Thank you to all of the Connexion readers who wrote in to tell us about how you may or may not have changed your drinking habits since moving to France, and whether you are trying out Dry January this year.
Many of you talked about developing a greater appreciation for French wine and drinking less beer and spirits since settling in the country.
Here is a selection of the comments we received:
Evolving alcohol consumption habits
- Like a lot of people, when I first arrived in France from the UK nearly 12 years ago I was fond of a glass or two of red wine. The cost of it here made it more accessible and it became a nightly habit to open a bottle with dinner… and sometimes even a second one.
But having used the non-socialising time of lockdown to do a short detox (it was originally intended to be one month but I extended it as we weren't going out or having people to dinner), I now seem to have developed an intolerance.
It has been 17 months now but try as I might I just can no longer tolerate most alcohol and wine especially. One glass of any colour including bio and sans sulphite gives me a headache within an hour and the kind of hangover I would have expected after a proper Saturday night of partying!
I can manage the odd beer without too much of a bad head but mostly now I just stick to some passable non-alcoholic beers. The choice is not as great as in the UK (zero Guinness is excellent but unobtainable where I live in Tarn-et-Garonne).
I can't say I feel much better for it...just a bit more smug than usual! But I guess it's better for my health and general wellbeing.
- I find I am drinking much less beer than I did in the UK, as French beer is either tasteless fizz or ridiculously strong and expensive.
I'm not that keen on wine so I have been drinking much more whisky than I used to.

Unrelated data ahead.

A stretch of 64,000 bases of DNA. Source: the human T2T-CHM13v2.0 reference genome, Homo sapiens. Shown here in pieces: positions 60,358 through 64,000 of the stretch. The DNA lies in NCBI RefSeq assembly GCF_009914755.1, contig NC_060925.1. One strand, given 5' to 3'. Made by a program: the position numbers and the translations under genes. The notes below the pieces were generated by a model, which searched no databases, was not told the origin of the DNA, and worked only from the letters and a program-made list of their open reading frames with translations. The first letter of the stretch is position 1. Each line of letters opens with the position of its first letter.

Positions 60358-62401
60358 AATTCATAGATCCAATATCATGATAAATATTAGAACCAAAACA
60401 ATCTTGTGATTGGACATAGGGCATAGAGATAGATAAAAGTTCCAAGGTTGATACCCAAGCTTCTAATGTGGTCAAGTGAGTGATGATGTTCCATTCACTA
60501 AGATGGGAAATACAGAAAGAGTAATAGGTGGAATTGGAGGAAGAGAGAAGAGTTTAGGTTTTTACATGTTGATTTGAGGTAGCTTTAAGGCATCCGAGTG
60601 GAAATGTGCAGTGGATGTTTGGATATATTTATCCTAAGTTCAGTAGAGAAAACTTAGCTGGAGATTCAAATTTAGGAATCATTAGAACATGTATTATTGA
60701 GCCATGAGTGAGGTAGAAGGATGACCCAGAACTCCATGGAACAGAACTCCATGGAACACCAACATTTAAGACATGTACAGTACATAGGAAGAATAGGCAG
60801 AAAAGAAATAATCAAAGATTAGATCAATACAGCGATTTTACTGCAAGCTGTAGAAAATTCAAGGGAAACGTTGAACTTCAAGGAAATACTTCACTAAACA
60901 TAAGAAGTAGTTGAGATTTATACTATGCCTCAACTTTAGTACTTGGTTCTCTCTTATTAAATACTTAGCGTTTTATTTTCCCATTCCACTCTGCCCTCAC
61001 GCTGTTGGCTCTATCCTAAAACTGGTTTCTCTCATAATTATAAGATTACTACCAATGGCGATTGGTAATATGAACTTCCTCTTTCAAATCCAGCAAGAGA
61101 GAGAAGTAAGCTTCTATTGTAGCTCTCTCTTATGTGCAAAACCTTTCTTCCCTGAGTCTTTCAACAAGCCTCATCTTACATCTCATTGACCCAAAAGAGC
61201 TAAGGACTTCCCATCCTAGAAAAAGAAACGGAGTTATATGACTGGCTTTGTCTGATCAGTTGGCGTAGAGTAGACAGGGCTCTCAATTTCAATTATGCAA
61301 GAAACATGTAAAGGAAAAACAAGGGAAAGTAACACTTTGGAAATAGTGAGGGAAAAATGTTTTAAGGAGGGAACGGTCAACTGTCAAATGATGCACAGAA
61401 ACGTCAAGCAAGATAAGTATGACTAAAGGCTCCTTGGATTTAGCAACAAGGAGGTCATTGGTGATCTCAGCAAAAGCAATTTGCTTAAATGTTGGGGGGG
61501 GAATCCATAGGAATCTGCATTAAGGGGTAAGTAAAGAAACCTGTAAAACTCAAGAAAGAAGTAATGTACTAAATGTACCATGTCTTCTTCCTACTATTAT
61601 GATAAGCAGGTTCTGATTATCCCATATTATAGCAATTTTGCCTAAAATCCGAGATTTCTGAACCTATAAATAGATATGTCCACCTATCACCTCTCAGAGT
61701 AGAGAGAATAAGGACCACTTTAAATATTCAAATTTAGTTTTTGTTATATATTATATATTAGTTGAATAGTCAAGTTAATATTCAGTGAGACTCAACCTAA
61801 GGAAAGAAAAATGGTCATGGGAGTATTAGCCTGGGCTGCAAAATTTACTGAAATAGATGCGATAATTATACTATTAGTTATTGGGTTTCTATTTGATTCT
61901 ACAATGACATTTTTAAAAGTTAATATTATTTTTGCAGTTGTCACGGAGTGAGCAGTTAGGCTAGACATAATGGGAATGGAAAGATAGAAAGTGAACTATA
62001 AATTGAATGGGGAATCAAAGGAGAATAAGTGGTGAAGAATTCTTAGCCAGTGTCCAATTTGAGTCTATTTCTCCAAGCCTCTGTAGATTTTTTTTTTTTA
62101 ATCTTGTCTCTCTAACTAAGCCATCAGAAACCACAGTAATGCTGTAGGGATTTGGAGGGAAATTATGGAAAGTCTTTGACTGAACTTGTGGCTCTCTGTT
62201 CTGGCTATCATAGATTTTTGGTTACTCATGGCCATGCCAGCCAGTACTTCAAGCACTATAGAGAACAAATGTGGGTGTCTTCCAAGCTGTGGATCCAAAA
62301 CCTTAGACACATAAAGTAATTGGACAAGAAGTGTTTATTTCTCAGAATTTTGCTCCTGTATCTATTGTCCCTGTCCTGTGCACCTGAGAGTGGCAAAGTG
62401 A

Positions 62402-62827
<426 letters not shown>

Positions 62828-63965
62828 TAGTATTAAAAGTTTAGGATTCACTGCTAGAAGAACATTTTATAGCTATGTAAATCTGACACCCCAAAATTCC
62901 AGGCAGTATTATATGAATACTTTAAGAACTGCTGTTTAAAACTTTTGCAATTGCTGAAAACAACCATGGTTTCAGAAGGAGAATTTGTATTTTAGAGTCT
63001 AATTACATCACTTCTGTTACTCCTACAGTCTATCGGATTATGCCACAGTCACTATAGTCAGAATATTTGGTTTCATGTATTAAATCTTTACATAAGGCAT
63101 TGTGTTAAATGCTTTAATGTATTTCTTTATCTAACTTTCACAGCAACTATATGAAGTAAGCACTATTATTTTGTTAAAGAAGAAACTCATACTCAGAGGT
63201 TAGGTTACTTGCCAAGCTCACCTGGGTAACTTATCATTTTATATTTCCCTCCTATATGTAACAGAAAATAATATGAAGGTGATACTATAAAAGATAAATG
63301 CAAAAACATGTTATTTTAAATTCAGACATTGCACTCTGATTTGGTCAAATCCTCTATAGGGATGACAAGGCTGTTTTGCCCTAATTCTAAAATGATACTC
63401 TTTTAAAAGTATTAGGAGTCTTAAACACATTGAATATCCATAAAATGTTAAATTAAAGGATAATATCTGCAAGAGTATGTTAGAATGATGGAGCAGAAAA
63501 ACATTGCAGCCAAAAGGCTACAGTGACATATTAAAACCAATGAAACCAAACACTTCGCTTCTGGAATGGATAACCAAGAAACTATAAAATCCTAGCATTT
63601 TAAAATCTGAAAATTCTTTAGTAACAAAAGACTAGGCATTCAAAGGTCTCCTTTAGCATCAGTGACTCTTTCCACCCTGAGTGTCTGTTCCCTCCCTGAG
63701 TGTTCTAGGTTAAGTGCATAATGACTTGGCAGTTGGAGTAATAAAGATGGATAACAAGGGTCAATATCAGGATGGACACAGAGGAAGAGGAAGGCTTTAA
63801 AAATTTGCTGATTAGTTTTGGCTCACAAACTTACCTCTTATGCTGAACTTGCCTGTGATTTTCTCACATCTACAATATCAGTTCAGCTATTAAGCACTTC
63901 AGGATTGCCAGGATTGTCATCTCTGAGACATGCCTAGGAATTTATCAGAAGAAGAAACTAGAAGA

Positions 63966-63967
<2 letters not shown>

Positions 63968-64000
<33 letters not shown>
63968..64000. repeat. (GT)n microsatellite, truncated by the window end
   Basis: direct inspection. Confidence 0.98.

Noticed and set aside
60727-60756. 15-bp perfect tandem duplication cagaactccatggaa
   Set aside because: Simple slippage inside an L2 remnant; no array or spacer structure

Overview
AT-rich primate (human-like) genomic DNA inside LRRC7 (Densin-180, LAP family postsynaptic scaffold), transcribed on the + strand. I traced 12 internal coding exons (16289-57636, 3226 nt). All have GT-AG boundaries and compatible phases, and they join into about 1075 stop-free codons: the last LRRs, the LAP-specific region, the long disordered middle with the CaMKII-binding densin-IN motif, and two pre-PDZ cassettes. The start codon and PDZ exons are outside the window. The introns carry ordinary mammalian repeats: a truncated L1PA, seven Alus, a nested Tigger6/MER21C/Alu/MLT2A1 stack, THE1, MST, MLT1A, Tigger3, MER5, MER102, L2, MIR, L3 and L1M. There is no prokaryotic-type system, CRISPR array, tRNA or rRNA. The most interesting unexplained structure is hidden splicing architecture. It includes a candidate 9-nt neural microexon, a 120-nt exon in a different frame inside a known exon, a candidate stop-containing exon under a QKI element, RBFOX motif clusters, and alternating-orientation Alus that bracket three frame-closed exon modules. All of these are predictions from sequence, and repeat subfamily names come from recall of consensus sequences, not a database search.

- I moved to France in 1992 and there have been several changes in my drinking habits, both in the quantity, the quality and the type of drink.
Before moving to France drink was a more or less equal mix of beer, wine and spirits (mainly gin and tonic).
Once here the consumption of beer declined and from about 2000 stopped altogether. Wine replaced beer. Gin and tonic dropped out and was replaced by Ricard, Kir, and various mixtures of wines and spirits.
When I first arrived in France the quantity of alcoholic drink was much the same as in the UK. Nothing at midday, an apéro before supper and sometimes two, two or three glasses of wine with the evening meal and a digestif through the evening.
With age the quantity gradually reduced and the spirits were eliminated: I now have no more than two glasses of wine per day, sometimes less and occasionally nothing at all.
When I first arrived in France I drank wine from the lower end of the price spectrum, although never the really cheap stuff. I now drink less but it is a better quality wine. I am 88 years old and feel that I deserve good wine!
- People often comment on how much cheaper wine is in France than in the UK, and I suspect that may lead some to drink more.